make it not so (although, of course, one can avoid ways of doing things that can make it
even more difficult than it is by nature). It’s all the difference between feeding someone
directly and providing them an entire environment where they can safely and easily find
good food; the latter is far more complicated. Because of this I try whenever going into a
new term to have the attitude of someone who is a student himself, learning from the
students at least as much as they are learning from me. This means that my courses are
always being adjusted a bit in light of previous experiences. For instance, I start my intro
courses with a section on logic and critical thinking, but I found that students were
This is nicely put by Thomas Aquinas in the De Veritate (q. 11 a. 1 ad 9): “Man can truly be called a
teacher inasmuch as he teaches the truth and enlightens the mind. This does not mean, however, that he
endows the mind with light, but that, as it were, he co-operates with the light of reason by supplying
external help to it to reach the perfection of knowledge.” [Thomas Aquinas, Truth. Mulligan, et al., eds.
Hackett (Indianapolis: 1994) p. 85.] The Socratic image of the midwife also brings it out clearly; midwives
do not give people their children but help them to give birth to their own.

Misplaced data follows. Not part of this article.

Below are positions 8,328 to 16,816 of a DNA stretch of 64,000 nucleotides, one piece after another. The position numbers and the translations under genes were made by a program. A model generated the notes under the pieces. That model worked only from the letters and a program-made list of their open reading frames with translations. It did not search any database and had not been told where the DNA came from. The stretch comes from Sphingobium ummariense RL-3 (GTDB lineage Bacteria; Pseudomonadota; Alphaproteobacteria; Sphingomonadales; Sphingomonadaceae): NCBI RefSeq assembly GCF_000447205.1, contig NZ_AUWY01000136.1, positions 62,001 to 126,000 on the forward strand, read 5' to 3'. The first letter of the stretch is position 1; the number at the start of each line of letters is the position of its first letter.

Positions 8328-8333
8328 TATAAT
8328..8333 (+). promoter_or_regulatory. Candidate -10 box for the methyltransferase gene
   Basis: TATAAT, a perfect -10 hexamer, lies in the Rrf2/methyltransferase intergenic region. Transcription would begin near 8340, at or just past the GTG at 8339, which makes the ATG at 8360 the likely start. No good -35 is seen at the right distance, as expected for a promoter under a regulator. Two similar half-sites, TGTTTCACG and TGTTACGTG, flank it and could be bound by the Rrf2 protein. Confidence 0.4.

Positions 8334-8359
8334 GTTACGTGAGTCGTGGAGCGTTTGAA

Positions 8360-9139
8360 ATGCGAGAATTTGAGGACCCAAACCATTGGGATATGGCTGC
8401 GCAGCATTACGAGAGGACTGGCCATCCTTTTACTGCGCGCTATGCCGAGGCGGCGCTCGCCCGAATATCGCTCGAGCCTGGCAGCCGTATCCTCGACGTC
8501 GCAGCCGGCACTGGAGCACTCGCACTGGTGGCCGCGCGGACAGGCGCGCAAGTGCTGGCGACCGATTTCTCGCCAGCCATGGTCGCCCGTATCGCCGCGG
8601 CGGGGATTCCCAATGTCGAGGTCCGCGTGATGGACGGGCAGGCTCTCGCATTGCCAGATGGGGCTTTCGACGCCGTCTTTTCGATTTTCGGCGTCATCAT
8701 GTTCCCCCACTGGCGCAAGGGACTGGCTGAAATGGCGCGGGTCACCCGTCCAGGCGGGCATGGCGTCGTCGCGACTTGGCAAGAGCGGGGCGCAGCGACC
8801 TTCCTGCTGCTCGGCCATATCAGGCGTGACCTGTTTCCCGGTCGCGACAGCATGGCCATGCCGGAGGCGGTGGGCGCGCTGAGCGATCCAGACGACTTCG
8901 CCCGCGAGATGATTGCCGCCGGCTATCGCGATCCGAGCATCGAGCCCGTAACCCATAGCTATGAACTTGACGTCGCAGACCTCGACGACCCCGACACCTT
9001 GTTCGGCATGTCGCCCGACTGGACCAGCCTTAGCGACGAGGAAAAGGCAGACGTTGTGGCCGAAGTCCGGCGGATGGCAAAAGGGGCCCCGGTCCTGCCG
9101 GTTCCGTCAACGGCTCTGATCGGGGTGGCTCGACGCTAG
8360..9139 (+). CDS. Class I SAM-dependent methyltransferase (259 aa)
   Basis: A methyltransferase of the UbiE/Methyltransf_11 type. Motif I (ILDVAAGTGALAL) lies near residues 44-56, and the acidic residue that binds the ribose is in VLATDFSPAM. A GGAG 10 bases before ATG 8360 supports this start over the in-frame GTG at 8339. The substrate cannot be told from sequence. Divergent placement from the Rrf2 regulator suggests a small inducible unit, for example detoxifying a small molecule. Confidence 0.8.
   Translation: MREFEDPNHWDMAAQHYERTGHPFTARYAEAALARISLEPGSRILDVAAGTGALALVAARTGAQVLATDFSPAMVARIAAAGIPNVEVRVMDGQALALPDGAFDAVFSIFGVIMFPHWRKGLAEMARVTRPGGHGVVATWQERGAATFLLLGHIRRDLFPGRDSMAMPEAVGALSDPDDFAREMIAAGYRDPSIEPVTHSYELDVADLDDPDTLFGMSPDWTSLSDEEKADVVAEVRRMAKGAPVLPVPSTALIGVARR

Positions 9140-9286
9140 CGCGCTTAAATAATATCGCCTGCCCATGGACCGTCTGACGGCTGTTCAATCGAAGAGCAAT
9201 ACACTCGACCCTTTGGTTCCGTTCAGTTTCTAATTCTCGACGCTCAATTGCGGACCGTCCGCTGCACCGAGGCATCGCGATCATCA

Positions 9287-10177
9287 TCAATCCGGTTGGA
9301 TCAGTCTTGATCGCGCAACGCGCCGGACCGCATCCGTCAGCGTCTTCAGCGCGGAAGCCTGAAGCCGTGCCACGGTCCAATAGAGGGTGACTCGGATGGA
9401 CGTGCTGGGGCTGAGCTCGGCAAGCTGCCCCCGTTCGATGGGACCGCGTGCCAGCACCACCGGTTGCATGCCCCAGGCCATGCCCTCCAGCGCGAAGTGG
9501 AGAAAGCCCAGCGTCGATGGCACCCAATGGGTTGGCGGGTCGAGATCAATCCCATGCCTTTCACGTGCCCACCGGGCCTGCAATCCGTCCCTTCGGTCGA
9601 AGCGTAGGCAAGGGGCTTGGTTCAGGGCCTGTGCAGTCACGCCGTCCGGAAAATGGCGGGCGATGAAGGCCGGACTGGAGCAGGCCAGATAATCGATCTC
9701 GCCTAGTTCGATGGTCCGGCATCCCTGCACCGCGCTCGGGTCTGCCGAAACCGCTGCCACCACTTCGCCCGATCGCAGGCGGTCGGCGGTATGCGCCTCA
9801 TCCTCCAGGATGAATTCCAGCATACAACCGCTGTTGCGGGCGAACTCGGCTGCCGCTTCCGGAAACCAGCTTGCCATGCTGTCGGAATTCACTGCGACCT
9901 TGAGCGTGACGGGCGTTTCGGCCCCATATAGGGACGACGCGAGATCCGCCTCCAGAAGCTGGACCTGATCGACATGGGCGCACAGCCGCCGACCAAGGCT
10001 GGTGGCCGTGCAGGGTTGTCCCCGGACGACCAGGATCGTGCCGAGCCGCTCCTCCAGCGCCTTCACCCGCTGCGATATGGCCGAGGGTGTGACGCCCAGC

I often tell my Intro students that they can get a rough first approximation to what philosophy is by considering it to be ‘civilization in the abstract’. however basic it may be in form. Teaching philosophy is primarily about helping the students to develop this enthusiasm. Recognizing the importance of one’s own learning also requires the harder task of recognizing that an idea that seemed good does not work as well in practice as in theory. arguments. had students ask themselves about what sort of moral rules they already follow in their day to day lives. Regardless of what they go on to do.sometimes intimidated by a large amount of reflection on the nature of argument right at the beginning of the course. insightful art. by taking this diluted philosophy that forms the abstract side of civilized life and putting it into more concentrated form. Philosophy deals with all the important issues that are essential for civilized life. . For similar reasons. In an ethics course. (3) Philosophy. To reduce this I have been breaking the logic section up and distributing it more evenly through the course. One of the best compliments I’ve ever received as an instructor was from a student who said that she had never had a course that made her think so much about all the important things in her life. It was a good idea in the abstract. practices. is civilization in the abstract. part of my task in an undergraduate philosophy course. In my ideal course it is this enthusiasm for philosophical ideas and arguments that students will primarily take away from the course. I had a small set of assignments that. I hope that most of my students will come out of my courses approaching everything important in their lives at least a little more philosophically. In every course I try to find some appropriate activity that will encourage this look at their own lives and society in order to see the philosophical thought. and to the extent that all our students are themselves participants in civilized life. or the politics they follow that has connections to the philosophical topics discussed in the course. they already are doing philosophy in a diluted form. or what sort of safeguards they put into effect in order to avoid ethical risks of all kinds. I do my best to come to a philosophy course with a passion and enthusiasm for the topics I’m teaching. In my introductory courses I often have students do ‘found philosophy’ assignments. in order to see what kinds of assumptions. among other things. As I see it. and beliefs. and analyses underlie them. but the logistics of it make it difficult to put into effect successfully. this tendency to ‘court truth with a kind of romantic passion’ (to borrow a phrase from Mary Astell). and just politics. but I found that I could only get this to work when the class was small enough that everyone’s attention can be kept on the passage being read. I once tried to do guided readings of important passages in class. is to help students start looking around at their goals. that already pervades it and makes it genuinely human. the music they listen to. and especially in an introductory course. whatever else it may be. a life of rational science. for instance. where they find something from the news they read.